basic tax workshop for int'l students - MIT | International Students Office

Feb 26, 2018 - receive an individual deduction and not entitled to a standard deduction – all income taxable for 2018). • If employed, update W-4 once released by IRS (end of Feb.) • Go to Atlas, About Me and choose Tax Withholding from the menu on the left. • IRS webpage - 12 ...
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BASIC TAX WORKSHOP FOR INT’L STUDENTS Tax Information Session for MIT International Students in Non-Resident Status for Tax Purposes February 26th, 2018 Download Slides Here MIT International Students Office Office of the Vice President for Finance

Are you a Student or a Scholar? • International Students • Enrolled in an MIT Degree Program • Non-Degree students – Visiting, Special, or Exchange • Go to ISO ( & Glacier Tax Prep Software

• International Scholars Postdoctoral Associates and Fellows • Lectures • Visiting Scientist, Scholars, Engineers, and Professors • Others who have graduated and are now working at MIT • Go to Int’l Scholars Office ( & Thompson Reuters

Foreign National Tax Resource


Presenters • Chris Durham Assistant Director of HR/Payroll & Merchant Services, VPF

• Emily Cheng Assistant Director for Operations and Advising, ISO

• Jodi Kessler Senior Manager of Tax, VPF


Overview • Introduction to the U.S. Tax System • Changes in U.S. Taxes for 2018 • Social Security Number & Individual Taxpayer Identification Number • Tax Treaties & Glacier Tax Compliance • Types of Income • Glacier Tax Preparation (GTP) Software • MA State Taxes • General Filing Process and Tips • Additional Help


Basic U.S. tax overview • Who needs to file a tax return in the U.S.? • Non-resident Alien • Resident Alien (F-1 or J-1 student who passes the substantial

presence test, a U.S. Legal Permanent Resident, or individual on work visa) • Dual Status Alien (non-resident for part of the year and resident the

other part)

• If you were not present in the U.S. during 2017, you do

not need to file a U.S. tax return this tax season. Your first tax return will be due in 2019, for the 2018 tax year.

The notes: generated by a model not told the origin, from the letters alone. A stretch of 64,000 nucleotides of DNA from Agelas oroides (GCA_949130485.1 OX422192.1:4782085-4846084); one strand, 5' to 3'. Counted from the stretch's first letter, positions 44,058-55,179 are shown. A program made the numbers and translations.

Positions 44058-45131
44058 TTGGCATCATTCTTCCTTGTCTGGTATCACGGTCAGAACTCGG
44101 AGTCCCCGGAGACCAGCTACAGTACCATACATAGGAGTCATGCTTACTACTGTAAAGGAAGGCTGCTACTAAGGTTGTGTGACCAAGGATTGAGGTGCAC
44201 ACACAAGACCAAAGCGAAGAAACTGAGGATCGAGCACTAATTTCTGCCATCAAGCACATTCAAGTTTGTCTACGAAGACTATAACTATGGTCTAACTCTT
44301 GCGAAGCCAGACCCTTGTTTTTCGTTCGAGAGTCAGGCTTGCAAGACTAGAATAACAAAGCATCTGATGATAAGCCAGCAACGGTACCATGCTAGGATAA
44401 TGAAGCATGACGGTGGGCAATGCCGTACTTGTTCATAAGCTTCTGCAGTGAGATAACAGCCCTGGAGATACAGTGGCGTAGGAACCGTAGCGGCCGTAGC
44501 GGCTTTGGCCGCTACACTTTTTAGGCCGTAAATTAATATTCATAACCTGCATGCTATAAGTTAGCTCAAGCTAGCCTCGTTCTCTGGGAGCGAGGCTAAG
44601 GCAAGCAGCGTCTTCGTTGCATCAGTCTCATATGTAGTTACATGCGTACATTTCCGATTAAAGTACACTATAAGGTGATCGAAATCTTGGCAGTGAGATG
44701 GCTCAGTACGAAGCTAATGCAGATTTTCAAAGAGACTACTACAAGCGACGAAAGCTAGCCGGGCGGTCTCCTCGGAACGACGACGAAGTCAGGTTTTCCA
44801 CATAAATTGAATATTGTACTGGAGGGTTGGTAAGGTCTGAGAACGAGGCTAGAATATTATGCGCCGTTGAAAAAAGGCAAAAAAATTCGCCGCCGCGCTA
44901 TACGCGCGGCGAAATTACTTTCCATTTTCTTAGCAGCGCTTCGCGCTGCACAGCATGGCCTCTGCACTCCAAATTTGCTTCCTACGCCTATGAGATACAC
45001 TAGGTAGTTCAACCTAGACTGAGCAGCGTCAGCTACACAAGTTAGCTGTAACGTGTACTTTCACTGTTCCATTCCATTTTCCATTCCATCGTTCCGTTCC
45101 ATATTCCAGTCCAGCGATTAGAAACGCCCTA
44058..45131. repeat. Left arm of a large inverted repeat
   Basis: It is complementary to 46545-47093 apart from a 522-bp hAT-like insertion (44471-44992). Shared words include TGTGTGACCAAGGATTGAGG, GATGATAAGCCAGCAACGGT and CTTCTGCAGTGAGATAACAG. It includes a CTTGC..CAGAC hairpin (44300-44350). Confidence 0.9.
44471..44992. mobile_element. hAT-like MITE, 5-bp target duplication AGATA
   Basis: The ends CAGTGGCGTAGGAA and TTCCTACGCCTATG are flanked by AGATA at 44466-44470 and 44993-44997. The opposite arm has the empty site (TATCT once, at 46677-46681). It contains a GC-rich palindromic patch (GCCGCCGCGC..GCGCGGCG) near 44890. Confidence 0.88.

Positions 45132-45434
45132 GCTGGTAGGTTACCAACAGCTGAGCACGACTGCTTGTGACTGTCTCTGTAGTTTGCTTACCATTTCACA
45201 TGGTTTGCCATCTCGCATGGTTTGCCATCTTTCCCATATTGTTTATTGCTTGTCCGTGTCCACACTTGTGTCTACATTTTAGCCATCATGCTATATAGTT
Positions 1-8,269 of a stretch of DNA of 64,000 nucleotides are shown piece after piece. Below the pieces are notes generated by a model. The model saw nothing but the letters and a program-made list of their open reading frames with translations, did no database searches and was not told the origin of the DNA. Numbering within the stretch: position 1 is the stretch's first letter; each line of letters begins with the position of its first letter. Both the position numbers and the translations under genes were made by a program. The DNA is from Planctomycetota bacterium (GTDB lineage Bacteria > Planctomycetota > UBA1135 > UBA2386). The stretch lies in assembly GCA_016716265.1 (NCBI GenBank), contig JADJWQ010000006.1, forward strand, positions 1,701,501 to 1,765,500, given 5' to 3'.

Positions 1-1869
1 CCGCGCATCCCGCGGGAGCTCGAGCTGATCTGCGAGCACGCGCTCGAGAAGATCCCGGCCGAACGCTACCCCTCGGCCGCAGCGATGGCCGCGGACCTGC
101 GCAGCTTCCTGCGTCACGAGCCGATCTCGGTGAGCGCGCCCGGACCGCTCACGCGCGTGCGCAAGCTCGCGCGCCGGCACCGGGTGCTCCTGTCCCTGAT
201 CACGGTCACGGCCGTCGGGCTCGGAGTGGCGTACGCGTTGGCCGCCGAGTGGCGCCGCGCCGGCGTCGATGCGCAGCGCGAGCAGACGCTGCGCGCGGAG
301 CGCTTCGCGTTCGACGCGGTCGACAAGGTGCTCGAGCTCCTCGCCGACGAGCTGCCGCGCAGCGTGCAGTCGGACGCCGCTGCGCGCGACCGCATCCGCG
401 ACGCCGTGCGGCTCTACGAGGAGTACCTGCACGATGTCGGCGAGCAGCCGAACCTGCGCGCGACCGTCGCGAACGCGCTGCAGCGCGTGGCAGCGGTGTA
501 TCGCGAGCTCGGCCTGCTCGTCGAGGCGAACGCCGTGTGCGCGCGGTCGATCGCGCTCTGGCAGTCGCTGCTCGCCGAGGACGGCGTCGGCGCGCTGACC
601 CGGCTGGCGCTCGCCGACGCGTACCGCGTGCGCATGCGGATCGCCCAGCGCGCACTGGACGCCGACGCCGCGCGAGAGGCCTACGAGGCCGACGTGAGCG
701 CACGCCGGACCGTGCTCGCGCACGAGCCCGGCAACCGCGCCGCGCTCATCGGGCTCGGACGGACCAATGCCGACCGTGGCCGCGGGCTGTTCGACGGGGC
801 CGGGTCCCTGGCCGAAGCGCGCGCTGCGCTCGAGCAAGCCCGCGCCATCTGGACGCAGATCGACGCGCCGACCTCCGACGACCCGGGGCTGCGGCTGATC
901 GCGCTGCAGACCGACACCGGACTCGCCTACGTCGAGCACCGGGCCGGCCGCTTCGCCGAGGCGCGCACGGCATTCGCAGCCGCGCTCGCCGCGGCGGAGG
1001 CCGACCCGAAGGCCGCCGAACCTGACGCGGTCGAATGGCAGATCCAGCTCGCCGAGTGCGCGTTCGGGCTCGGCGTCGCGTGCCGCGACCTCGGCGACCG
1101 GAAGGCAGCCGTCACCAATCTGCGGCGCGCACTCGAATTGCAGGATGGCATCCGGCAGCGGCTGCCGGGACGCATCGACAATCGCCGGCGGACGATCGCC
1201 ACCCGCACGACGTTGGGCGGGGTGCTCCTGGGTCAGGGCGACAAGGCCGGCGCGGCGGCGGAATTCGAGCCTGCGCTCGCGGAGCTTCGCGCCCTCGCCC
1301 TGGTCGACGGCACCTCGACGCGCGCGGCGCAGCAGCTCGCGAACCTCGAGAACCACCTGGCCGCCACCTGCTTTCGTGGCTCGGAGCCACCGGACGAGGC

Basic U.S. tax overview (cont’d) • Your residency status for tax purposes is separate from

your designation for immigration purposes: • For immigration purposes, a “nonresident alien” is a foreign

national who is in the U.S. on a non-immigration visa • For U.S. tax purposes, a “nonresident alien” is a foreign national

visa holder with certain U.S. tax filing requirements and U.S. tax withholding requirements


Federal and State Taxation • All individuals that are required to pay tax in the U.S., will

pay both at federal and at state level • “Federal” refers to the U.S. government and taxes are

collected by the Internal Revenue Service (IRS) • Taxpayers may also be required to pay tax in the state

where they live or work • In Massachusetts, taxes are collected by the Massachusetts

Department of Revenue


U.S. tax requirements • General rule – All U.S. source income received by a

nonresident alien may be subject to U.S. tax. • Non-U.S. sourced income received by a nonresident alien

is not subject to U.S. tax. • A tax treaty between the U.S. and your home country may

provide for an exemption from tax in the U.S. • All nonresident aliens with U.S. source income should file

tax form 1040NR or 1040NR-EZ and Form 8843, even if all income is tax exempt based on a tax treaty.


U.S. tax requirements (cont’d) • Filing deadlines: • IRS (Federal) – Tuesday, April 17th • Massachusetts and California – Tuesday, April 17th • All other states – check on state website

• If there is no U.S. source income, only form 8843 must be

filed for F, J, or M visa holders • If ONLY filing form 8843, the deadline is June 15th


U.S. tax requirements (cont’d) Is my U.S. sourced income subject to U.S. tax? 1. Wages from employment


2. Schola